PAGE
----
CHAPTER IV

CONCLUSION

CONCLUSION



During the preparation of this research, I realised that I had chosen an extremely broad topic for my dissertation. When I started the research about eleven months ago, I knew little about this specific area, and assumed that it would not be very difficult to discuss the trade, actual objects, and the social context of Japanese export furniture over a 500 year period. In addition, I chose to compare specific types of Japanese objects with Western furniture which had received considerable influence from such Japanese furniture. Nevertheless, it was much harder than I expected to find specific information. In particular, Chapter IV is the main area where no extensive research had previously been done. Therefore, many of the arguments and judgements in this section are based on my own observations.
With regard to the dating of Meiji lacquer furniture, I have concentrated on entire shapes of furniture rather than on the style of lacquer painting. This is because there were no obvious stylistic changes in the techniques of lacquer painting (in relation to furniture) over forty-five years period. I have concluded that the most common tall and decorative display cabinets emerged in the 1880s and that production continued well into the twentieth century, with later pieces typically being of the lower quality.
Meanwhile, the dating of marquetry and parquetry furniture was solely based on parquetry patterns, from the earlier ranyosegi to the later mechanical and continuous pattern. However, considering the fact that the majority of export pieces were produced after the latter emerged towards the end of 1870s, it may not be a very useful criterion for the dating of Meiji export furniture. Because the output of marquetry and parquetry furniture was much smaller than that of lacquer furniture, I could not locate enough pieces to make a good chronological analysis based on shapes of furniture. Nevertheless, marquetry and parquetry furniture seems to have been produced over quite a short period and had all but disappeared by 1900. Therefore, any attempt to make a precise dating of these pieces is probably not appropriate. Instead, entire designs and forms of furniture ó those precisely adopting Western shapes and others ó helped me to identify production centres, and I concluded that elaborate large marquetry and parquetry furniture was mainly produced in Shizuoka rather than Hakone.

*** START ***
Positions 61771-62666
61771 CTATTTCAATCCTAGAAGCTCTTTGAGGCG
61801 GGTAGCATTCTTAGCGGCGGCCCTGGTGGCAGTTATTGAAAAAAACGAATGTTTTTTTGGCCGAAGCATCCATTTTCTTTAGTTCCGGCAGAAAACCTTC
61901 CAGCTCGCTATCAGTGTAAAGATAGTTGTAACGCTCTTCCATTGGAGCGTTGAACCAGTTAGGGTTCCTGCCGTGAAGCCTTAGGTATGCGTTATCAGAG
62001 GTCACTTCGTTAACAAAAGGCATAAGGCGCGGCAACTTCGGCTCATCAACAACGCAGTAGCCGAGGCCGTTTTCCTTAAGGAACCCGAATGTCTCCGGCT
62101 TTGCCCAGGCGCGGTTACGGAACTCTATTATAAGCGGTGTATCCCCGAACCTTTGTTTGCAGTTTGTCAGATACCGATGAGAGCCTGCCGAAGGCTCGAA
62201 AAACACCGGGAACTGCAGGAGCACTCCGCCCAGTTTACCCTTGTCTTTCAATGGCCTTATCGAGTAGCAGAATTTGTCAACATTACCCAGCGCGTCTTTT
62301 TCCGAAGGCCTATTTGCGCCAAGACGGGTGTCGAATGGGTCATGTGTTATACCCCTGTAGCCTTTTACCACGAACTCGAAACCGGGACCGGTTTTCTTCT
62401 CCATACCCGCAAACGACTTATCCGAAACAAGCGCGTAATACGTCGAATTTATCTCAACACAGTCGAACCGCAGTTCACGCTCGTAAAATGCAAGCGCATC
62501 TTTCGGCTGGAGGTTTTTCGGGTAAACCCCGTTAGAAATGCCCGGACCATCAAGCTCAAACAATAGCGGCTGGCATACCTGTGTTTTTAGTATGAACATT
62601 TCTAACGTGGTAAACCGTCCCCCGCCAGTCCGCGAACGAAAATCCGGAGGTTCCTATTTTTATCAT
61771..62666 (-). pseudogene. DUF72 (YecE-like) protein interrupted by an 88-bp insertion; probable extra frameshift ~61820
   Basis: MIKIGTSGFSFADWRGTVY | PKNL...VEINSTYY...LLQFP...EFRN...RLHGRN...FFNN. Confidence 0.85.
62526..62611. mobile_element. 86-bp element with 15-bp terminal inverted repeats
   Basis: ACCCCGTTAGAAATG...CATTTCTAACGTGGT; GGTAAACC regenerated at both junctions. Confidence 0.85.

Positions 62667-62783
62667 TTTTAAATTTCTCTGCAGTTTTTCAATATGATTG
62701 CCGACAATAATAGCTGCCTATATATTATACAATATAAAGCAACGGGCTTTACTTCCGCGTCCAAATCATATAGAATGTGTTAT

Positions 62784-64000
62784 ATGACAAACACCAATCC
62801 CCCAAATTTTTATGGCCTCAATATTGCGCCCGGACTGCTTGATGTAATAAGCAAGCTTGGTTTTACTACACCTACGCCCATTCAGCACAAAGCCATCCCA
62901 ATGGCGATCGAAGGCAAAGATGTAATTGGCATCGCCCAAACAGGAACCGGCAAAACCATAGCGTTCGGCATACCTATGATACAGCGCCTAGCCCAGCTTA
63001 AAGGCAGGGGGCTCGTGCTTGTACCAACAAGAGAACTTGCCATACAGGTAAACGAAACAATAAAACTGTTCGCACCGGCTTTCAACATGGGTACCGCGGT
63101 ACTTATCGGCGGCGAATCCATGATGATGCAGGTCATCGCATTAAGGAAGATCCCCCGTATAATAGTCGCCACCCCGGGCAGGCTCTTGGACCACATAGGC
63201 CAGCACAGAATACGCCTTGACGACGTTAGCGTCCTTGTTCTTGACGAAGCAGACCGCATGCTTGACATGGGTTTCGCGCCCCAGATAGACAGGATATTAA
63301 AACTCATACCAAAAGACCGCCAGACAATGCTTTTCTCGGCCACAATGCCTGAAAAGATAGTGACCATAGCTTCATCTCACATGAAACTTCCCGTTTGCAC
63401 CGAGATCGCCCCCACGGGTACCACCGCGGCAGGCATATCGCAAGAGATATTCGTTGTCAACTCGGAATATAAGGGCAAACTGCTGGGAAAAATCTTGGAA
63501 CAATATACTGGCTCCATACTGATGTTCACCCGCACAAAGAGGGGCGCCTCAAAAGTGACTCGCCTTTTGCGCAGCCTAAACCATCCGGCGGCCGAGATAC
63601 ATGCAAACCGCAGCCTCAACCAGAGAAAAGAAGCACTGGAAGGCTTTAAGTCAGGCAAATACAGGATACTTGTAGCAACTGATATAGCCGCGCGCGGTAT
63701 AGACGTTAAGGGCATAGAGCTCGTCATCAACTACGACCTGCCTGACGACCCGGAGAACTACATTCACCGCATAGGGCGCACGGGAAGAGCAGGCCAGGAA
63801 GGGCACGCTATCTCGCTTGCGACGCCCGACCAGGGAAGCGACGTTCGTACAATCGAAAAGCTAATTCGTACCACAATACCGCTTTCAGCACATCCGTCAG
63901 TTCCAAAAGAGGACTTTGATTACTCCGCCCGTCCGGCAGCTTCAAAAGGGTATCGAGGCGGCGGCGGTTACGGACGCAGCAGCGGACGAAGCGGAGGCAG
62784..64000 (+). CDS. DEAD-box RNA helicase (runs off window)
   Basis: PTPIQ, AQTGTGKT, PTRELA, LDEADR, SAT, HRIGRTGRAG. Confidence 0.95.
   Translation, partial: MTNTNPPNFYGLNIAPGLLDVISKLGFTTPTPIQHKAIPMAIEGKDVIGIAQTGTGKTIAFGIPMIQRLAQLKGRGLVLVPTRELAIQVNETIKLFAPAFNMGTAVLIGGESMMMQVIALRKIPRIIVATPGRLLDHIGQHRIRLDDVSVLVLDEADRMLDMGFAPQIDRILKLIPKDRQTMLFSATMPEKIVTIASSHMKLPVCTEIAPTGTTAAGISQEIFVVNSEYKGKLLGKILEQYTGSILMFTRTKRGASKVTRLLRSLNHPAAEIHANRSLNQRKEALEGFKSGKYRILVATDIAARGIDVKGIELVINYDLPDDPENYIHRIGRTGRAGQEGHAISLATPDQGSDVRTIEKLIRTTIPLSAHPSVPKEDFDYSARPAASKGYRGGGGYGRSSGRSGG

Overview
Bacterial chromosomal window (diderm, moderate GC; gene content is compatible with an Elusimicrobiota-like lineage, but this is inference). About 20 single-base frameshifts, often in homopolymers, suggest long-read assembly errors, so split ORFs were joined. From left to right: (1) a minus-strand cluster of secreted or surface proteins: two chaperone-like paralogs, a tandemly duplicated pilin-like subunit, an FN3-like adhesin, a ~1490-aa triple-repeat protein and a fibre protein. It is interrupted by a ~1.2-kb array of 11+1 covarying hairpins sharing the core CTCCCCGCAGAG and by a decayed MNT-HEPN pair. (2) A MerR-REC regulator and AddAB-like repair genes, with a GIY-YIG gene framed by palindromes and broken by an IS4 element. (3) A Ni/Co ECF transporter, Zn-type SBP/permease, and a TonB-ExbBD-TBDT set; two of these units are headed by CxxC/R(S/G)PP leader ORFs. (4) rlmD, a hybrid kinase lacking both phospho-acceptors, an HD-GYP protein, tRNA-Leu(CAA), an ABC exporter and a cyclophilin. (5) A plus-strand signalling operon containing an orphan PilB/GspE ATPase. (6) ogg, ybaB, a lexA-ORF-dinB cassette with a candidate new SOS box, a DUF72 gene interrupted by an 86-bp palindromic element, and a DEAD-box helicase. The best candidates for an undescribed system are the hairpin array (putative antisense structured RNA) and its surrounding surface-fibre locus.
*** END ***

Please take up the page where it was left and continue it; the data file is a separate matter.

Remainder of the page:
With regard to carved furniture, I have divided it into three categories, the earlier pieces produced during the 1870s a and 1880s, Hamamono carved furniture manufactured during the 1890s and the 1910s, and Yamanakaís furniture produced after 1905. I described the basic characteristics of each category by introducing the most common pieces of each category. Carved wood furniture was also a short-lived Meiji craft. It had emerged as a distinct form around 1890 when Hamamono emerged, and almost vanished just after the end of the Meiji period.
This situation was very similar to that of cloisonnÈ enamel: its quality declined significantly in the 1910s and soon disappeared from the main stage. In addition, furniture decorated with cloisonnÈ panels was quite rare, and thus, I mentioned the stylistic change of cloisonnÈ enamel only briefly and kept this section very simple and concise.
The identification of export furniture makers was particularly problematic. There were a huge number of producers existing in the Meiji era ó especially producers of lacquer. Moreover, the production was done by a considerable number of anonymous craftsmen who worked collaboratively, and naturally most of them were not regarded as an artist. Further research is needed into named individual craftsmen and workshops.
When Mortimer Menpes boasted about his Japanese-inspired mansion erected in Chelsea at the end of the nineteenth century, he said All is Japanese but not the Japan of the curio dealer. In this sense, most items of Meiji export furniture I have presented in this paper fall in this curio shop category. They are excessively decorated hybrid objects. Many Japanese today never recognise them as Japanese products, not only because little survives in Japan but also because their appearance is not in accordance with Japanese aesthetic. To me, however, Meiji export furniture is extremely interesting, not so much from its craftsmanship and aesthetic but more from the historical view point. The extraordinary situation in the Meiji era led the Japanese to produce such furniture, and simultaneously, the craze for Japanese art in the West made people purchase these objects. I hope that my research helps more people to understand the background information of Meiji export furniture and make them feel in the same way I do.

© Yumiko Yamamori 1999

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Contents
Chapter I - Introduction
Chapter II - Pre-Meiji Export Furniture
Chapter III - Social Context in the Meiji Era
Chapter IV - Meiji Export Furniture
Chapter V - Conclusions
Appendix - Footnotes
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